Obama Condemns Paris Shootings
President Barack Obama on Wednesday condemned shootings at a satirical weekly magazine in Paris that left at least 12 people dead, as the tragedy and terror threat quickly won attention in the newly convened Congress.
“France is America’s oldest ally, and has stood shoulder to shoulder with the United States in the fight against terrorists who threaten our shared security and the world,” Obama said in a statement e-mailed by the White House. “Time and again, the French people have stood up for the universal values that generations of our people have defended. France, and the great city of Paris where this outrageous attack took place, offer the world a timeless example that will endure well beyond the hateful vision of these killers.”
“We are in touch with French officials and I have directed my Administration to provide any assistance needed to help bring these terrorists to justice,” Obama said.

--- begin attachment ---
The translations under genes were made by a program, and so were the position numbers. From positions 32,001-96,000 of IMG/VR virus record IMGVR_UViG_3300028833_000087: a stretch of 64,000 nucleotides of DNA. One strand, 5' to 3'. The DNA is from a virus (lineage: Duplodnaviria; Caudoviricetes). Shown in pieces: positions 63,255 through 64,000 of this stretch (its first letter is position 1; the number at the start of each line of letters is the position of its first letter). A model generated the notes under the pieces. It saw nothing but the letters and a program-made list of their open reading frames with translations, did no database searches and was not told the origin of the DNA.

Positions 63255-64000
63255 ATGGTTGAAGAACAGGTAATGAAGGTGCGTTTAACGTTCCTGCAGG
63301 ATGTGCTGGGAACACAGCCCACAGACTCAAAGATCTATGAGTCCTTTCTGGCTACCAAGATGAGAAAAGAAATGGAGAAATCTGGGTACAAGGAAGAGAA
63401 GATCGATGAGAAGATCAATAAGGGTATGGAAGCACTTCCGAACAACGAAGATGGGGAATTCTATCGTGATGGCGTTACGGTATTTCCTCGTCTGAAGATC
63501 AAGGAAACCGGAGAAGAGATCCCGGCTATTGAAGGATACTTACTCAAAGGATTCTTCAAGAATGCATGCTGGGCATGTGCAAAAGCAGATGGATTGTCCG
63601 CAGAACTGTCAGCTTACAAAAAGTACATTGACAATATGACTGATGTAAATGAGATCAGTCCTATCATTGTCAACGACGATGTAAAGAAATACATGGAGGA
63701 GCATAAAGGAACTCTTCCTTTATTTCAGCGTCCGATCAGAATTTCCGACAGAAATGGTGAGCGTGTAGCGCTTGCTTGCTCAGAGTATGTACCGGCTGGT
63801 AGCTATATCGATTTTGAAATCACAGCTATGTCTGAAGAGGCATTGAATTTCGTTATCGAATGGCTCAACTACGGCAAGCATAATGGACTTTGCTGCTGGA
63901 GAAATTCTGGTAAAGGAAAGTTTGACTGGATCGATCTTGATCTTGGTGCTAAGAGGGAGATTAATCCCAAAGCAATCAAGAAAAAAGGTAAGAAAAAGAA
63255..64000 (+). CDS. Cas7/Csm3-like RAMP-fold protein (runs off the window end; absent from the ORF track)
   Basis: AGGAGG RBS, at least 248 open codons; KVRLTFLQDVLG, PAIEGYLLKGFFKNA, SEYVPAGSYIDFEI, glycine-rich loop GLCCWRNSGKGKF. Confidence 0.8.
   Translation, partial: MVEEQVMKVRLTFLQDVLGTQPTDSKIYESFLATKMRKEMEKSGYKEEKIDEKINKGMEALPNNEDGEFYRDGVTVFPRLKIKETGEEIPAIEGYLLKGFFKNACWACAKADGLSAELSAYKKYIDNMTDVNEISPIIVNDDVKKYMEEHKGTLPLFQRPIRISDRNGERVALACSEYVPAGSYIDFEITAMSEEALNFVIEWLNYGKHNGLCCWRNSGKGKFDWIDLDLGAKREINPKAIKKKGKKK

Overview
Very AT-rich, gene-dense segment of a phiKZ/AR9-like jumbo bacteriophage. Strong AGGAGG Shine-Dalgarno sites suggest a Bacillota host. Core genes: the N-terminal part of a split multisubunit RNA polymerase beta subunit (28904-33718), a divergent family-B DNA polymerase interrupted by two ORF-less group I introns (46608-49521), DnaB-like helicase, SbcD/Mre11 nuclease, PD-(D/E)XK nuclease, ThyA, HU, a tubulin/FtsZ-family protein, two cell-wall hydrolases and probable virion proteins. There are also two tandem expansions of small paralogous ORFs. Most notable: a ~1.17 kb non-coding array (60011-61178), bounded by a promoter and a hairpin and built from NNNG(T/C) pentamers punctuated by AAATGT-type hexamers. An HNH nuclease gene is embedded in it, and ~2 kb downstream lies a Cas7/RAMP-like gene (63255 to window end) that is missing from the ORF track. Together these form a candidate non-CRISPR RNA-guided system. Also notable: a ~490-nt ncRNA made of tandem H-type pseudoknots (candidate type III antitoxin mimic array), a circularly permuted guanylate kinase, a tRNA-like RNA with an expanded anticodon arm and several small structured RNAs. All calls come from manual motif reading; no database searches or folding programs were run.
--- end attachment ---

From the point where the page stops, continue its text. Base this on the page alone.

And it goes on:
The publication that was attacked, Charlie Hebdo, has a cover this week dealing with a fictional future in which France is an Islamic-led country. The office was attacked in 2011 after depicting the prophet Muhammad as a guest editor.
In an interview earlier Wednesday on MSNBC, White House spokesman Josh Earnest said the attack was against “some of the basic values that we hold dear in this country,” including freedom of the press and freedom of expression. He emphasized that the French have been “stalwart allies” in the U.S. effort to destroy the Islamic State terror group and said that the U.S. knows the French are “not going to be cowed by this terrible act of violence.”
Lawmakers are expected to discuss the shooting in meetings on Capitol Hill. “We've got to be very vigilant in watching what's going on,” said Senator Joe Manchin, a West Virginia Democrat, who also appeared on MSNBC.
Helene Fouquet and Elizabeth Wasserman contributed to this report.